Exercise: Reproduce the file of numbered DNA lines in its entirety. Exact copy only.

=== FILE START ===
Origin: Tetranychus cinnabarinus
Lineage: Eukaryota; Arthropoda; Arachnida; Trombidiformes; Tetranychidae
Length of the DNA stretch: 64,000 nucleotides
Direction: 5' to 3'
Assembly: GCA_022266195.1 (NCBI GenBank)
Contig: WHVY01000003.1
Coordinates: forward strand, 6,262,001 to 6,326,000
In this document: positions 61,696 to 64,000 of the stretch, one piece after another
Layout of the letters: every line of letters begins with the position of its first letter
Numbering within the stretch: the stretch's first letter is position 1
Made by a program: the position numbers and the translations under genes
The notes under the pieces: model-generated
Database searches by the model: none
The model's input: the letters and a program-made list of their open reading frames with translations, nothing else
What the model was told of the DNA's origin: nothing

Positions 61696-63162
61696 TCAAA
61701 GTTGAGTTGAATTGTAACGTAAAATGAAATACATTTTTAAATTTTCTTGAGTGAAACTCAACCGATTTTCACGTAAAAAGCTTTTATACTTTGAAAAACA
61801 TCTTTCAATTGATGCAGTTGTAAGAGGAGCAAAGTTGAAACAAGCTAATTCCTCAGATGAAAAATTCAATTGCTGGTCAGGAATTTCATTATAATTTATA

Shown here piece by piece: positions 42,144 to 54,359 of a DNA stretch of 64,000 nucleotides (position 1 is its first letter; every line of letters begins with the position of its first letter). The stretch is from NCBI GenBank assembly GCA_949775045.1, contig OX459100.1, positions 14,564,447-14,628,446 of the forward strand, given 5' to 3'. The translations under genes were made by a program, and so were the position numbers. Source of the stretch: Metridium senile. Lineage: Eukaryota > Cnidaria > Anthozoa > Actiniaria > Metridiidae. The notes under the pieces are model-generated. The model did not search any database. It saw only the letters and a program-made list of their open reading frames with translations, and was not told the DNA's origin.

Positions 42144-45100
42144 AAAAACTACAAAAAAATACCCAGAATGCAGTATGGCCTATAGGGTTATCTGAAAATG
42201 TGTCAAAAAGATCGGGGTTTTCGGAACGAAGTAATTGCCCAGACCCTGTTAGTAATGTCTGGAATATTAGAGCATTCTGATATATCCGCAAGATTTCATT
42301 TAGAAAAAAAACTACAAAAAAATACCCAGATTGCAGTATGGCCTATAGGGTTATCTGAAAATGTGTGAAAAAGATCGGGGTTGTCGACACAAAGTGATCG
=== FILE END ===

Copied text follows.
Origin: Tetranychus cinnabarinus
Lineage: Eukaryota; Arthropoda; Arachnida; Trombidiformes; Tetranychidae
Length of the DNA stretch: 64,000 nucleotides
Direction: 5' to 3'
Assembly: GCA_022266195.1 (NCBI GenBank)
Contig: WHVY01000003.1
Coordinates: forward strand, 6,262,001 to 6,326,000
In this document: positions 61,696 to 64,000 of the stretch, one piece after another
Layout of the letters: every line of letters begins with the position of its first letter
Numbering within the stretch: the stretch's first letter is position 1
Made by a program: the position numbers and the translations under genes
The notes under the pieces: model-generated
Database searches by the model: none
The model's input: the letters and a program-made list of their open reading frames with translations, nothing else
What the model was told of the DNA's origin: nothing

Positions 61696-63162
61696 TCAAA
61701 GTTGAGTTGAATTGTAACGTAAAATGAAATACATTTTTAAATTTTCTTGAGTGAAACTCAACCGATTTTCACGTAAAAAGCTTTTATACTTTGAAAAACA
61801 TCTTTCAATTGATGCAGTTGTAAGAGGAGCAAAGTTGAAACAAGCTAATTCCTCAGATGAAAAATTCAATTGCTGGTCAGGAATTTCATTATAATTTATA

Shown here piece by piece: positions 42,144 to 54,359 of a DNA stretch of 64,000 nucleotides (position 1 is its first letter; every line of letters begins with the position of its first letter). The stretch is from NCBI GenBank assembly GCA_949775045.1, contig OX459100.1, positions 14,564,447-14,628,446 of the forward strand, given 5' to 3'. The translations under genes were made by a program, and so were the position numbers. Source of the stretch: Metridium senile. Lineage: Eukaryota > Cnidaria > Anthozoa > Actiniaria > Metridiidae. The notes under the pieces are model-generated. The model did not search any database. It saw only the letters and a program-made list of their open reading frames with translations, and was not told the DNA's origin.

Positions 42144-45100
42144 AAAAACTACAAAAAAATACCCAGAATGCAGTATGGCCTATAGGGTTATCTGAAAATG
42201 TGTCAAAAAGATCGGGGTTTTCGGAACGAAGTAATTGCCCAGACCCTGTTAGTAATGTCTGGAATATTAGAGCATTCTGATATATCCGCAAGATTTCATT
42301 TAGAAAAAAAACTACAAAAAAATACCCAGATTGCAGTATGGCCTATAGGGTTATCTGAAAATGTGTGAAAAAGATCGGGGTTGTCGACACAAAGTGATCG